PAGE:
What is mesothelioma?

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2 Table of Contents 1. What is mesothelioma? a. Types of mesothelioma b. Causes of mesothelioma i. Asbestos exposure ii. Asbestos in the work place iii. Asbestos Job Sites in New York iv. Asbestos at Home c. Mesothelioma is preventable d. No cure for mesothelioma 2. Symptoms, diagnosis, and treatment of mesothelioma a. Symptoms of mesothelioma b. Diagnosing mesothelioma c. Do you need a second opinion? d. Staging mesothelioma e. Survival and treatment f. Paying for treatment 3. Your legal rights a. Knowing if you have a case and when to file it b. Employer responsibility after asbestos exposure c. What is a wrongful death claim? d. What compensation are you and your family entitled to? e. Records your lawyer will need for your case f. How you can afford to have your claim investigated, filed, and represented by an experienced attorney g. Why you may need a lawyer and how to choose one h. About Joseph Williams 4. Support resources for dealing with mesothelioma a. Help for stress, depression, and other psychological issues b. Hospice and other care c. Discussing the difficult issues with your family: letting them know your wishes d. Mesothelioma doctors and treatment centers

3 What is mesothelioma? Mesothelioma is a form of cancer most commonly caused by asbestos exposure. Only about 2,000 to 3,000 cases of mesothelioma are diagnosed in the U.S. each year, making it an uncommon form of cancer, but for the thousands of people who suffer with the disease, it is aggressive and deadly. What makes mesothelioma especially tragic is that it is preventable. If you have received a mesothelioma diagnosis, it is important to understand the illness, your treatments options, and the many forms of support available to you. How mesothelioma forms Mesothelioma takes years to develop. You may have been exposed to asbestos thirty to fifty years before you actually develop symptoms. Most people are over 60 before they know they have the disease. Mesothelioma is a malignant tumor caused by asbestos exposure. It is a tumor that can form in the saclike structure surrounding the lungs called the pleura or in the similar structures surrounding the abdominal cavity, the peritoneum, or the heart, the pericardium, and can even result in a more rare type of malignancy called tunica vaginalis. Mesothelioma is the result of cell mutation that causes malignant cell growth. The tumor grows in diffuse patterns and spreads across the surface of the sac covering the particular organ, such as the pleura which surrounds the lungs. This tumor does not present in the form of a lump or a golf ball shaped tumor. Malignant mesothelioma causes serious symptoms, such as chest pain or shortness of breath. Asbestos Asbestos fibers are the widely accepted cause of mesothelioma. Asbestos was a very low cost material with many applications because of its heat resistance and insulating properties as well as its bonding qualities and strength. Low cost and its many uses often made it the choice for production of insulation materials, gaskets and packing, component parts of all kinds of equipment and a wide variety of building materials. It was used widely until the late 1970s and unfortunately continued to be utilized in many products into the 1980s and 1990s in the United States. Mesothelioma can be caused by low doses of exposure to visible asbestos dust. And even family members who have never worked with asbestos can develop mesothelioma second-hand because someone brought fibers home on their clothing.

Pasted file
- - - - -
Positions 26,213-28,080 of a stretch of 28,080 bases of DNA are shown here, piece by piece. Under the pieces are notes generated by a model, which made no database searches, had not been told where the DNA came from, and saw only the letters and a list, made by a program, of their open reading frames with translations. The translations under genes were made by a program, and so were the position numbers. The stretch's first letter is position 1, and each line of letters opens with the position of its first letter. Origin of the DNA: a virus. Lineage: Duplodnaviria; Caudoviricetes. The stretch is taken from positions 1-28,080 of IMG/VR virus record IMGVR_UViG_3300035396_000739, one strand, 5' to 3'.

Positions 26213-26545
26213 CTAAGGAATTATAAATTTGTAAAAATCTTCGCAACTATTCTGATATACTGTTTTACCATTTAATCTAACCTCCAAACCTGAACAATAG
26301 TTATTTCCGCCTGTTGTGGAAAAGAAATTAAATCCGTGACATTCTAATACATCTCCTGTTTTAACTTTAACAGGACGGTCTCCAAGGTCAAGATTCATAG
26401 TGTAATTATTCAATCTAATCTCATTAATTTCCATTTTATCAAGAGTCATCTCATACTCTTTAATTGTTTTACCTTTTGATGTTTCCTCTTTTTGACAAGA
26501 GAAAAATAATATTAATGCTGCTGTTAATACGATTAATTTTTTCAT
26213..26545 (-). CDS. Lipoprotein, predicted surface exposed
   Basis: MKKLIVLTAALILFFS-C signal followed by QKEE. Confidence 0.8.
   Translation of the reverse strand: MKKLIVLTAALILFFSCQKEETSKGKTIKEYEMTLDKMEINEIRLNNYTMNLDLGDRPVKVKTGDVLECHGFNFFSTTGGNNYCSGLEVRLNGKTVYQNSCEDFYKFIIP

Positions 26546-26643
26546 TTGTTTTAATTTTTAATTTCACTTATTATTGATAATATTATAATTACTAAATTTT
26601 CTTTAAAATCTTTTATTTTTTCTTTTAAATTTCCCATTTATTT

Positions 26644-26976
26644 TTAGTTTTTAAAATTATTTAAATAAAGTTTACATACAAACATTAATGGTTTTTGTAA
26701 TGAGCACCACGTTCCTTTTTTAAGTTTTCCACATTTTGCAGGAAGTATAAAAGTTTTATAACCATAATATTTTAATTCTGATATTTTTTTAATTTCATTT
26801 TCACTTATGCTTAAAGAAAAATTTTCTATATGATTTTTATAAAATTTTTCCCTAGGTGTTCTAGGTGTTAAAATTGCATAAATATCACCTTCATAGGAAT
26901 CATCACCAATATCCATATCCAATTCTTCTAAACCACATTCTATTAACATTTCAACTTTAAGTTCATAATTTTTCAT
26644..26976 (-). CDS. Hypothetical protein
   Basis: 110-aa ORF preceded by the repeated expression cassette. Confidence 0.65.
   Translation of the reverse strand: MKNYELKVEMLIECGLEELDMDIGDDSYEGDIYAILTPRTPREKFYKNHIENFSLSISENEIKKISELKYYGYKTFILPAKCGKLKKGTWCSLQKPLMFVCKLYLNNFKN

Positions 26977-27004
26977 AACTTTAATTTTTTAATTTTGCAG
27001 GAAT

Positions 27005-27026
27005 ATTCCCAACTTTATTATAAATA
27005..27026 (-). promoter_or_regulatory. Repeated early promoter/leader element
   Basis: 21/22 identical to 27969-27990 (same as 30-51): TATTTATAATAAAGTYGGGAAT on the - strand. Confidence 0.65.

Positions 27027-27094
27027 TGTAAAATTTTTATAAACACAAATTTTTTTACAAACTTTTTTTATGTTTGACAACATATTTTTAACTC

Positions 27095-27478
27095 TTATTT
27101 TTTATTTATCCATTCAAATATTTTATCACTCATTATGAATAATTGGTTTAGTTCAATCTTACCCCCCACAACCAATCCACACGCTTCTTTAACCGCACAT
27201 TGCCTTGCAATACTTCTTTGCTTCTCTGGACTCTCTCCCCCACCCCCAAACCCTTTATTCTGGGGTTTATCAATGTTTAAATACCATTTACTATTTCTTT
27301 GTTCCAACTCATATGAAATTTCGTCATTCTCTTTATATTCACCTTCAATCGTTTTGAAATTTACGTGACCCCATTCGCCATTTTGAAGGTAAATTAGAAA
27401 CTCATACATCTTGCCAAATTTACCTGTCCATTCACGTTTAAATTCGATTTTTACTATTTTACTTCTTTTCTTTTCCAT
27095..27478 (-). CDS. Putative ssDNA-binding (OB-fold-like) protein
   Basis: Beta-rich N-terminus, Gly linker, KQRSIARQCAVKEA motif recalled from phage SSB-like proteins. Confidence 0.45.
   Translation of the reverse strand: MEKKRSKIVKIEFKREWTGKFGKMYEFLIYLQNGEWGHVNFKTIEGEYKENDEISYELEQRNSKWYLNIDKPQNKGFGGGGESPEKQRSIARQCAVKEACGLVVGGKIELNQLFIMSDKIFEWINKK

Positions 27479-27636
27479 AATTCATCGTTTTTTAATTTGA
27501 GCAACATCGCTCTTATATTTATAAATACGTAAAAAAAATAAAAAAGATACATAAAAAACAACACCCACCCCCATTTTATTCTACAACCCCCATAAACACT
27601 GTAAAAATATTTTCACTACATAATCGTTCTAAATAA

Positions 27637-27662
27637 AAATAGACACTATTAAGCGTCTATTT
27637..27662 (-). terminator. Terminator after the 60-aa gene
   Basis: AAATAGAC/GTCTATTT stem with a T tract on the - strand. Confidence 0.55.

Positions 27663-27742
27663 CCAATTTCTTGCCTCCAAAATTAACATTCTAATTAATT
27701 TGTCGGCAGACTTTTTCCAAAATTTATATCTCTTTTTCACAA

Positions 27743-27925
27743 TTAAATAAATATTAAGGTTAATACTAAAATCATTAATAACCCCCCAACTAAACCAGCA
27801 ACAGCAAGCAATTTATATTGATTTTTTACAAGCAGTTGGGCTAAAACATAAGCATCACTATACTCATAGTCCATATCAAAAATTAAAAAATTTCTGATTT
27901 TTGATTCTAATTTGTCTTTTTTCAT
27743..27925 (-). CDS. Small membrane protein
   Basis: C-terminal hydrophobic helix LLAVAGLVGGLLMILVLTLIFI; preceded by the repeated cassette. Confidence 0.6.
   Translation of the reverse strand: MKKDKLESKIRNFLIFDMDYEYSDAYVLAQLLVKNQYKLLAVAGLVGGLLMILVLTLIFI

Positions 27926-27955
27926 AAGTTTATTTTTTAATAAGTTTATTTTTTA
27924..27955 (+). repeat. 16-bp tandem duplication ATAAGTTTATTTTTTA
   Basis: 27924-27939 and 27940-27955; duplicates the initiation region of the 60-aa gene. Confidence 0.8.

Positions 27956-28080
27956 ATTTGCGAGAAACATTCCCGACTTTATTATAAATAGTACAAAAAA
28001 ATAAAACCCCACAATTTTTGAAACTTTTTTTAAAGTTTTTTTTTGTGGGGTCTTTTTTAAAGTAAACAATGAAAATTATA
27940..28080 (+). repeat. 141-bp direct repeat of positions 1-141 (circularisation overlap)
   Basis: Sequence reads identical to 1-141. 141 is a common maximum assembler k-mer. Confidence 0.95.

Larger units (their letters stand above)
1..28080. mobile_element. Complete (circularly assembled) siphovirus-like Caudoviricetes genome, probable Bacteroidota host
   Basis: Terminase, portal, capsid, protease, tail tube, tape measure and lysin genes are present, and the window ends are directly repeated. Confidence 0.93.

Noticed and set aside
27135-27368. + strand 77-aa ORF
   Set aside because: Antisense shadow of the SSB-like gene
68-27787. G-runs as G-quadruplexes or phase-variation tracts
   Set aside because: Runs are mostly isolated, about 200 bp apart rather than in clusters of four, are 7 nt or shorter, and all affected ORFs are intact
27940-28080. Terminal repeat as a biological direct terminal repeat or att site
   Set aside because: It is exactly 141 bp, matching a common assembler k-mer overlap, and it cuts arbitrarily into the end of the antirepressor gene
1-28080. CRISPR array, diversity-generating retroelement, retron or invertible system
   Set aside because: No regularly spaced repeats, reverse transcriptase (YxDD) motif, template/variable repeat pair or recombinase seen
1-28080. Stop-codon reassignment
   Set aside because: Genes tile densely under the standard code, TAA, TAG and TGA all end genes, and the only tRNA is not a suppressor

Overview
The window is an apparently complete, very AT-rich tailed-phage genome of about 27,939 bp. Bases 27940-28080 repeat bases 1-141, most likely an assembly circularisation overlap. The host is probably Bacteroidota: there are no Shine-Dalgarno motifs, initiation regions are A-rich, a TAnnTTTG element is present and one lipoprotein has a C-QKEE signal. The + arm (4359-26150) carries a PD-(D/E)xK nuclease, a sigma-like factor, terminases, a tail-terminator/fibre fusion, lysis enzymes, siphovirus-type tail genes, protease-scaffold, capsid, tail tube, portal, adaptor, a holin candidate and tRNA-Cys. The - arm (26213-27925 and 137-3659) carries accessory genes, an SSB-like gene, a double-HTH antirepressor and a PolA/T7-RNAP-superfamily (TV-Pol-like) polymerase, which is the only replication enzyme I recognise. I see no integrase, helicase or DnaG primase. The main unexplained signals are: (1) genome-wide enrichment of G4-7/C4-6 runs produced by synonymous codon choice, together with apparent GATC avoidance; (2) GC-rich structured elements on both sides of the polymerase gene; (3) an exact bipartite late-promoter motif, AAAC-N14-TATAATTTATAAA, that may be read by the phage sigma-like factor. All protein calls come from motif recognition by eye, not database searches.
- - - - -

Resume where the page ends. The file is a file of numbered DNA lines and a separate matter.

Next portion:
4 Types of mesothelioma There are four types of mesothelioma: Pleural (surrounding the lungs) Peritoneal (lining of the abdominal cavity) Pericardial (surrounding the heart) Testicular (surrounding the testicles) Pleural Mesothelioma The most common type of mesothelioma is pleural mesothelioma. Mesothelioma in the lining of the lungs often coincides with symptoms, such as shortness of breath, dry cough and chest pain. Although it originates in the chest cavity, pleural mesothelioma can metastasize in several other organs throughout the body, including the brain. Peritoneal Mesothelioma Peritoneal mesothelioma is the second most prevalent form. Most people with peritoneal mesothelioma complain about severe abdominal pain or difficulty with bowel movements. This type often spreads to the liver, spleen, or bowel. Pericardial Mesothelioma When mesothelioma forms around the heart, it restricts the delivery of oxygen to the body, which can cause chest pain and difficulty breathing. Testicular Mesothelioma Because it is a more rare form, it is often not diagnosed until lumps form on the testes and is most often found during surgery or treatment for other conditions. Benign Mesothelioma With the development of mesothelioma in any region of the body, tumors begin to form in the lining around the effected organs. In the majority of these cases, the tumors are malignant, but it is possible to develop benign mesotheliomas that are not cancerous. Most benign mesotheliomas develop in the abdominal cavity and occur in people who do not have a history of asbestos exposure. These kinds of tumors are found most often in young or middle-aged women and pose no serious risk. However, if the tumor grows larger than 7 cm, it can cause painful swelling, seizures, and even a coma.